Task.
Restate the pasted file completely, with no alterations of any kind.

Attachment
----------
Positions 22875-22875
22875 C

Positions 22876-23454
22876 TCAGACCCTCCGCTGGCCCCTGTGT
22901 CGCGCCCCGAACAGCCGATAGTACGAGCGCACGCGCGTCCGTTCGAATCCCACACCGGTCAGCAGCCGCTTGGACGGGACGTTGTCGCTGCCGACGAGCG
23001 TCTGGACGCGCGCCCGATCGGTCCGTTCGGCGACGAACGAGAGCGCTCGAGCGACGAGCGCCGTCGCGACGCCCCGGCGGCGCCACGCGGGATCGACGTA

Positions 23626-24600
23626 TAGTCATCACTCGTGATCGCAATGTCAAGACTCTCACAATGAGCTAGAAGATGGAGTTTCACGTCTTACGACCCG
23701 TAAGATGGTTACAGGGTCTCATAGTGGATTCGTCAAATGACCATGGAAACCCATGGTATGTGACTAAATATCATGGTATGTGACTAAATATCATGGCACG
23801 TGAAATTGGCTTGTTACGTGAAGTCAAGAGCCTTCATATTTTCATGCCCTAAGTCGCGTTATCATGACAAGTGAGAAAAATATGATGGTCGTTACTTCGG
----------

Positions 22875-22875
22875 C

Positions 22876-23454
22876 TCAGACCCTCCGCTGGCCCCTGTGT
22901 CGCGCCCCGAACAGCCGATAGTACGAGCGCACGCGCGTCCGTTCGAATCCCACACCGGTCAGCAGCCGCTTGGACGGGACGTTGTCGCTGCCGACGAGCG
23001 TCTGGACGCGCGCCCGATCGGTCCGTTCGGCGACGAACGAGAGCGCTCGAGCGACGAGCGCCGTCGCGACGCCCCGGCGGCGCCACGCGGGATCGACGTA

Positions 23626-24600
23626 TAGTCATCACTCGTGATCGCAATGTCAAGACTCTCACAATGAGCTAGAAGATGGAGTTTCACGTCTTACGACCCG
23701 TAAGATGGTTACAGGGTCTCATAGTGGATTCGTCAAATGACCATGGAAACCCATGGTATGTGACTAAATATCATGGTATGTGACTAAATATCATGGCACG
23801 TGAAATTGGCTTGTTACGTGAAGTCAAGAGCCTTCATATTTTCATGCCCTAAGTCGCGTTATCATGACAAGTGAGAAAAATATGATGGTCGTTACTTCGG